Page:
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Full Frame vs Crop Sensor: Which is Better for Portraits?

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If you shoot portraits and you’re not sure if you should upgrade from the APS-C system you’re using to that full-frame body you’re coveting, read this first. Photographer Manny Ortiz gives you a side-by-side comparison between the APS-C Sony a6000 and the full frame Sony a7 II for portrait photography so you can see the difference for yourself.

Manny created this video comparison because he keeps on getting this question: “should I upgrade to a full-frame camera.” His followup question is always, “do you shoot portraits” and this video explains why.

For the comparison, he brought out his Sony a6000 with a Sony 55mm f/1.8 (equivalent focal length 82.5) and his a7 II with the Sony GMaster 85mm f/1.4. The GMaster was shot at f/1.7 and the 55mm at f/1.8. Check out the results below:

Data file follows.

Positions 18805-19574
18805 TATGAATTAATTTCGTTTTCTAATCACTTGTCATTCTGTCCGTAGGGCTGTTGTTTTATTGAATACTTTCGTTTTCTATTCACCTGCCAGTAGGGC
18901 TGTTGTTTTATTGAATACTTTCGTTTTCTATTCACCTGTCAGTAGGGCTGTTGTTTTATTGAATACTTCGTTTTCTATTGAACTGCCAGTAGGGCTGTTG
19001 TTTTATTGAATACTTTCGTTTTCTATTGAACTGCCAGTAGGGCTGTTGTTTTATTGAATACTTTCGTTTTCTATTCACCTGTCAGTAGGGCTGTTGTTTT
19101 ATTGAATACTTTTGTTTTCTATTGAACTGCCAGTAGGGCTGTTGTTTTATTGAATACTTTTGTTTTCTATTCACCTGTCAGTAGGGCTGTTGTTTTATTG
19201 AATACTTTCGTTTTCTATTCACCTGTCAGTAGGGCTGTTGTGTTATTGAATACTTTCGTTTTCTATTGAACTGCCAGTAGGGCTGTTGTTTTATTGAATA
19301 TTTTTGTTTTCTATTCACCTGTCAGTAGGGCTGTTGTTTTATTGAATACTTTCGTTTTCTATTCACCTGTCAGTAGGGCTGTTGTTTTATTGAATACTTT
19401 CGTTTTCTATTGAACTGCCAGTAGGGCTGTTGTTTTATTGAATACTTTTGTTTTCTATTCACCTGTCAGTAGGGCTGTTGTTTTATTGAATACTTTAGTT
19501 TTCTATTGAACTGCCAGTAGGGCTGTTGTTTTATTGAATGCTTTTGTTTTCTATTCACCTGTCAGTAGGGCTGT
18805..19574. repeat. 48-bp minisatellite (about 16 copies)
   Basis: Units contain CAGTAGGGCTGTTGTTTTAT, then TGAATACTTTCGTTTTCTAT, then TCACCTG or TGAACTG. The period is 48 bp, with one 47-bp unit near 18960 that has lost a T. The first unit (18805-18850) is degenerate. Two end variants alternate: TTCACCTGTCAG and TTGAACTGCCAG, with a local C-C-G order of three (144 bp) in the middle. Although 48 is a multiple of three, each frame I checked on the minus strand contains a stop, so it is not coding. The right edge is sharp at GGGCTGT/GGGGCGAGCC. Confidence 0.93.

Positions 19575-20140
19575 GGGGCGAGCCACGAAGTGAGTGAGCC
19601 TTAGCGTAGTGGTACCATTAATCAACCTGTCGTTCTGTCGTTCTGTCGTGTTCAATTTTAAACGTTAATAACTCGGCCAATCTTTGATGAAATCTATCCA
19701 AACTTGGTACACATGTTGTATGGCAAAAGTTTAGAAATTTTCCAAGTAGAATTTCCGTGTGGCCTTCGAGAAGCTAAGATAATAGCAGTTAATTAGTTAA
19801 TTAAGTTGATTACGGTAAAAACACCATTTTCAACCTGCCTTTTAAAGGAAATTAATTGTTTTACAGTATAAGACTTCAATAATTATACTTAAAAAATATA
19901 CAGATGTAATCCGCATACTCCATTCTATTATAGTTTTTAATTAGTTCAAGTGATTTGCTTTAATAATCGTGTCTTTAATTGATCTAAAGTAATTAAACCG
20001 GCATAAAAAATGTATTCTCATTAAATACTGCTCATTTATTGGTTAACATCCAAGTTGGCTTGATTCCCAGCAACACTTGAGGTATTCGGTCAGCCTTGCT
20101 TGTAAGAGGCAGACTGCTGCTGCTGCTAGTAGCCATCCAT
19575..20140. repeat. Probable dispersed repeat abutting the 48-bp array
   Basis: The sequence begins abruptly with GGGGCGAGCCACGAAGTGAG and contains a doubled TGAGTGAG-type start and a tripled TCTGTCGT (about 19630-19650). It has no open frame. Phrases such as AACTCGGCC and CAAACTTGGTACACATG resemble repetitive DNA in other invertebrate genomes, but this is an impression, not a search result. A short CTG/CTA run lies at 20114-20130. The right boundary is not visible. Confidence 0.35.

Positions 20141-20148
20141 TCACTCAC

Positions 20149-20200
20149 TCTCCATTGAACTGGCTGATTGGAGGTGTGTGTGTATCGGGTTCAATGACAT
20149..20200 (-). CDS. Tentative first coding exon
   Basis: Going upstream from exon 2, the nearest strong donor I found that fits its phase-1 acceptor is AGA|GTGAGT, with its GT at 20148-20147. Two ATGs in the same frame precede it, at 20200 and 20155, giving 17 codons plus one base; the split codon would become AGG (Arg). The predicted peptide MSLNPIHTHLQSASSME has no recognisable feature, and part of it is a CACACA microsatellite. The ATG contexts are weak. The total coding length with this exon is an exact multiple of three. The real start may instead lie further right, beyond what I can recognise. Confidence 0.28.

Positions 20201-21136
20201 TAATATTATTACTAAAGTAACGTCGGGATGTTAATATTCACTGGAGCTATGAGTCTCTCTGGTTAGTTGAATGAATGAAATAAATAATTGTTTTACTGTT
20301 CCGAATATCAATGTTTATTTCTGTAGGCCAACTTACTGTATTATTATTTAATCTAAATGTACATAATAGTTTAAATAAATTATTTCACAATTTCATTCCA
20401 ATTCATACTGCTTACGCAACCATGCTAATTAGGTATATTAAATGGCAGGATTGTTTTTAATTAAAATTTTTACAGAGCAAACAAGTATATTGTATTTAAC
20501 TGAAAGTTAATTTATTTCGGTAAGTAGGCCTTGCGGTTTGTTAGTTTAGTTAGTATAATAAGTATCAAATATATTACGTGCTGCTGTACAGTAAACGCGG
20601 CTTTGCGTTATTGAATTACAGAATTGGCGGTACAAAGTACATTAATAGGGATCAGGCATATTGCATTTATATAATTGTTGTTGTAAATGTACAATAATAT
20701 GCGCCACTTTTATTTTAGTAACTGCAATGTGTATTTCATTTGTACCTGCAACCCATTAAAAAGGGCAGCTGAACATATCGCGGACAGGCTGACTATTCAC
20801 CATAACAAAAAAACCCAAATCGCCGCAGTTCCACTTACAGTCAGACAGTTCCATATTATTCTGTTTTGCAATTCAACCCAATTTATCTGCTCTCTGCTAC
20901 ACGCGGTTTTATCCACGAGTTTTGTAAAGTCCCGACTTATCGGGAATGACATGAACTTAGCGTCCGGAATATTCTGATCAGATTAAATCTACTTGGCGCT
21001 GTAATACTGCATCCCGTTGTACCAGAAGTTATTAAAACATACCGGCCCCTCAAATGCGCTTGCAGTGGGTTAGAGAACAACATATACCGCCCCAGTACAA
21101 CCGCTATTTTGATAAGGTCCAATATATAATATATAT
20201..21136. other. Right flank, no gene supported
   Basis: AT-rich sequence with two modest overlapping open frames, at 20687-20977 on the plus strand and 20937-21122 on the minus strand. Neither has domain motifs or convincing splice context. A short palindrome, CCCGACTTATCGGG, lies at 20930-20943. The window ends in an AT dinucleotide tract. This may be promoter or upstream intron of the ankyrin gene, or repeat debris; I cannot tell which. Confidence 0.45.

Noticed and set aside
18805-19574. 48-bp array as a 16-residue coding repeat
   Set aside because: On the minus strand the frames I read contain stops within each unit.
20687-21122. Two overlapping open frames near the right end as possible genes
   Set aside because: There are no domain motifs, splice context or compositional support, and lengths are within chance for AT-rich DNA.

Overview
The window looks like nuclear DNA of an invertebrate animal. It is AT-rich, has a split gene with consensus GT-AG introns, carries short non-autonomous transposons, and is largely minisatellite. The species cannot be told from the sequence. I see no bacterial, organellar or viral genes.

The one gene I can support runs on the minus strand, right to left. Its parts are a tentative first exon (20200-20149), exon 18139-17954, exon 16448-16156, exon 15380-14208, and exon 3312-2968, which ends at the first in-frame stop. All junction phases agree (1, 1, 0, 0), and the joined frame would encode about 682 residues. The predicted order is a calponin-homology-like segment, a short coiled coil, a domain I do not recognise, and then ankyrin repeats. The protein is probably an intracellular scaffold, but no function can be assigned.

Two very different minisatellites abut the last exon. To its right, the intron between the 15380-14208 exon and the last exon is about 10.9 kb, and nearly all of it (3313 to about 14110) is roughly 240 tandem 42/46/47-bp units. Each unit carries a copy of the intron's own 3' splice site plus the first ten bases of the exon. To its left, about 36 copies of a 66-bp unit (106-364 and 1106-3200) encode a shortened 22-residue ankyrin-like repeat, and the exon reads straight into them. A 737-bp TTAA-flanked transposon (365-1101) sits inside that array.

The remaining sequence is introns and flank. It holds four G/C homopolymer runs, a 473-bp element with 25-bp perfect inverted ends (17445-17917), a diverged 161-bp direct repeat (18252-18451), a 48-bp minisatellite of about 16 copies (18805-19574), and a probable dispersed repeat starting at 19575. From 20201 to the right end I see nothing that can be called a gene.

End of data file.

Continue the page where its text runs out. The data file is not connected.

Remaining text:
Sony a7II
Full frame. Sony a7II
Sony a6000
Crop sensor. Sony a6000
Sony a7II
Full frame. Sony a7II
Sony a6000
Crop sensor. Sony a6000
Sony a7II
Full frame. Sony a7II
Sony a6000
Crop sensor. Sony a6000
Sony a7II
Full frame. Sony a7II
Sony a6000
Crop sensor. Sony a6000

Initially we were going to post these in random order and let you guess before we told you which was which… but the difference is too obvious. The a6000 images have a much clearer background. So rather than make this a guessing game, we’ll let it be a straightforward comparison.

In the end, Ortiz says what I think most professional photographers would tell you: it doesn’t really matter if you’re shooting APS-C or Full-Frame for your portraits as long as you’ve got good glass in front of that camera. Yes, there are advantages (as you can see above) to shooting full-frame using the same equivalent focal length, but it’s not make-or-break.

Check out the full live comparison up top, and if you want to see more from Manny, visit website, subscribe on YouTube, or give him a follow on Instagram and Facebook.


Image credits: All photographs by Manny Ortiz and used with permission.

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